7

In the Noble Eight Fold path, the practices which are said to be done often have a suffix of 'right' to them. My question is, on what basis is this 'right' found? Could a logical explanation be given?

5 Answers 5

9

The 'Right' in Buddhism (Samma or Samyak, literally "done well" or "properly done") is that which is causally connected with peace (and Peace). It is causally connected with peace because it removes (arrests and prevents) the causes of non-peace, and because it ('the right') is itself caused and supported by such wholesome factors. The Buddhist right is a virtuous circle building up to Peace.

Unlike most ethical systems, Buddhism is exceedingly deterministic. The Buddha himself said his Dharma was based on the invariant law of nature:

when this exists - that exists. Arising of this leads to arising of that. When this doesn't exist - that doesn't exist. Cessation of this leads to cessation of that.

I suppose it makes sense: when someone seeds irresolvable contradictions, in the end someone has to reap the fruits. And vice versa, when irresolvable contradictions are not sowed, there are no contradictions to be experienced when the seeds would fruit.

Therefore the Right Speech is right because it being factual rather than lying, reconciling rather than divisive, helpful rather than abusing, and useful rather than idle - it functions as a factor of Peace by not creating latent tendencies leaning towards irreconcilable contradictions.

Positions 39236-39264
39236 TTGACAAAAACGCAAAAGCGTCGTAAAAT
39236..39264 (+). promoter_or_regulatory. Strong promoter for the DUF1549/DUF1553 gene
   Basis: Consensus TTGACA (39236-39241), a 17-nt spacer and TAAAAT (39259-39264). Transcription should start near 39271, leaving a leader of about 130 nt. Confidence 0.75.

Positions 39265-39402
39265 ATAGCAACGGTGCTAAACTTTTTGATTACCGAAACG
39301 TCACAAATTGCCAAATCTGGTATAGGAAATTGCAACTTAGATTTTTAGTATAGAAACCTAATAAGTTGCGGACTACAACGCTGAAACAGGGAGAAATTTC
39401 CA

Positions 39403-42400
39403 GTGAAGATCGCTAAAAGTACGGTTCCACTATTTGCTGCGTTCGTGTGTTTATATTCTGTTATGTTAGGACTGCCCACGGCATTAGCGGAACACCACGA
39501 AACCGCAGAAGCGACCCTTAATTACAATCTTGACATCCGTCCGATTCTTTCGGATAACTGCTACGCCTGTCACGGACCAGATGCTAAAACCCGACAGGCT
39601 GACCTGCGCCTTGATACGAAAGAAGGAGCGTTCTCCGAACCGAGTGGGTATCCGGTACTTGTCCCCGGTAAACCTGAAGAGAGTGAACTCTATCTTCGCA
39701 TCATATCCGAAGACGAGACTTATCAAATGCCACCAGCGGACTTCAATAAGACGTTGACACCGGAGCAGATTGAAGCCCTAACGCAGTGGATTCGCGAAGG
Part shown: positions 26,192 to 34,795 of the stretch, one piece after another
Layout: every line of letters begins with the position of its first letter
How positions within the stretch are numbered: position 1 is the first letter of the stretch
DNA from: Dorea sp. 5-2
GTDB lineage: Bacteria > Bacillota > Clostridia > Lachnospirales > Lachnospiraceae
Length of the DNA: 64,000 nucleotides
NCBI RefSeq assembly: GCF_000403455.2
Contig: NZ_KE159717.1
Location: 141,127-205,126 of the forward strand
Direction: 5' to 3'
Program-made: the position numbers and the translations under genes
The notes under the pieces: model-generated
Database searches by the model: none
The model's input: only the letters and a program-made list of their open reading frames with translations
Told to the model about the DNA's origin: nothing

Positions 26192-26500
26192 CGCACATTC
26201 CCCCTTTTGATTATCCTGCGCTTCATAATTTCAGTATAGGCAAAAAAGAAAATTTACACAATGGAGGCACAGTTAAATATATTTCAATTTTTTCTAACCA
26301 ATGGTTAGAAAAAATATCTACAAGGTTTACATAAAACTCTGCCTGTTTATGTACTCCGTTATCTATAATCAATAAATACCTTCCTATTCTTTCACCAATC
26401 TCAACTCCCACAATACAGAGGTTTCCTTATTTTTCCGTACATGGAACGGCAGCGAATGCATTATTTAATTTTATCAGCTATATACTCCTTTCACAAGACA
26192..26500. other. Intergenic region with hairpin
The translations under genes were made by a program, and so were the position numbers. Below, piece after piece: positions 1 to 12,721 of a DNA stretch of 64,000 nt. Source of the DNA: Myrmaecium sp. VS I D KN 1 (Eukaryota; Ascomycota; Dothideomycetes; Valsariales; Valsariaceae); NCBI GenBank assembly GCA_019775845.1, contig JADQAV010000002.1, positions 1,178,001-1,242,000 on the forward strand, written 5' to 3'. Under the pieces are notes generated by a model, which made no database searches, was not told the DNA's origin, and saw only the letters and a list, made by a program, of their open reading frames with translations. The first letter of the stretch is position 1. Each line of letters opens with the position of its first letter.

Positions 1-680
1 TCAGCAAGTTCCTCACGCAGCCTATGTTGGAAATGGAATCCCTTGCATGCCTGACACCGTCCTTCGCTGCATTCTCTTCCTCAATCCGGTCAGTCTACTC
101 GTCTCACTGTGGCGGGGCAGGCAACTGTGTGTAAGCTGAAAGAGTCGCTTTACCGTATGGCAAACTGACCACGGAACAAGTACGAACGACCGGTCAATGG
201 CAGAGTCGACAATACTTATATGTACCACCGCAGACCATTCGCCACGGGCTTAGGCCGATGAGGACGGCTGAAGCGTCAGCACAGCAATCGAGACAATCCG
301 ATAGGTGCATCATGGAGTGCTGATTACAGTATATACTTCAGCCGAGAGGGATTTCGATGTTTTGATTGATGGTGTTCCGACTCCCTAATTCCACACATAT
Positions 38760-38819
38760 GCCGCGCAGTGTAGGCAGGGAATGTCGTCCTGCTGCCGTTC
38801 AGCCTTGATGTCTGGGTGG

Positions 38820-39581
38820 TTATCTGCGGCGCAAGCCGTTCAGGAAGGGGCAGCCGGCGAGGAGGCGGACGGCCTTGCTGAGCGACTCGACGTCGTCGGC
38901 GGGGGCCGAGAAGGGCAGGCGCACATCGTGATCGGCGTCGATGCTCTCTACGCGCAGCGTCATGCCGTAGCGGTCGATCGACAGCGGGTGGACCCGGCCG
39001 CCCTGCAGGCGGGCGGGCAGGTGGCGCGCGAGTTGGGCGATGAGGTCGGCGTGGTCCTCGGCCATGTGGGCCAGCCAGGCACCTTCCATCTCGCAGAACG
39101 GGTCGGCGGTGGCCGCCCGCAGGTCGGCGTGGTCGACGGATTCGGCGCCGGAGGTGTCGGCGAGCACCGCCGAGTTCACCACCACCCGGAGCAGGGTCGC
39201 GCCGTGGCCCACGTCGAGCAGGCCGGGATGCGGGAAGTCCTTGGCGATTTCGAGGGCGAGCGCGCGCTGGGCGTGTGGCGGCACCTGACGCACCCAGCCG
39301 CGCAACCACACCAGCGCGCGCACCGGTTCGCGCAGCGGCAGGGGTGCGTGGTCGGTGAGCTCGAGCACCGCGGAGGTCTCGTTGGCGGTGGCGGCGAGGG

Similarly, Right Samadhi (here in the sense of meditation) is right because being a succession of jhanas it arrests and prevents inner causes of subtle contradictions towards more and more refined inner peace.

The rest of the factors in the Eightfold Path can be analyzed the same way. It's always about cultivating cessation and prevention of causes, either direct or indirect, that would lead to an eventual experience of irreconcilable contradiction known as suffering. And cultivation of wholesome factors conducive to Peace.

0
3

Think of it this way... If you want to go to a friend's house, there are probably dozens of paths you can take to get there. Some are shorter, some are more pleasant to walk, some go by your favorite coffeeshop or bookstore, etc. There are also many, many, many paths you can walk that will take you someplace else entirely, so that you never reach your friend's house at all. The 'right' path to your friend's house is whatever path gets you there reasonably quickly, reasonably pleasantly, and reasonably safely.

That's all that 'right' means in this Buddhist context. The eightfold path spells out things that monastics should adhere to so that the journey toward attainment will be fast and direct. It's a roadmap that keeps one out of the mire and free of unforeseen obstacles.

0

When I read this question I felt this is like someone catching the snake from its tail. If we catch the snake from the tail it can bite us. but if we catch the snake from the head or neck it cannot move or bite anybody. Likewise we need to catch the dhamma in a right place. Without knowing the theory correctly if we catch the word and start experimenting with the knowledge of our max 50 to 60 years[our age] it is not fair when we compare with the our Lord buddha's knowledge. We have to trust and stand the Point lord Buddha is always right. I might get wrong somewhere and I need to find where I got wrong.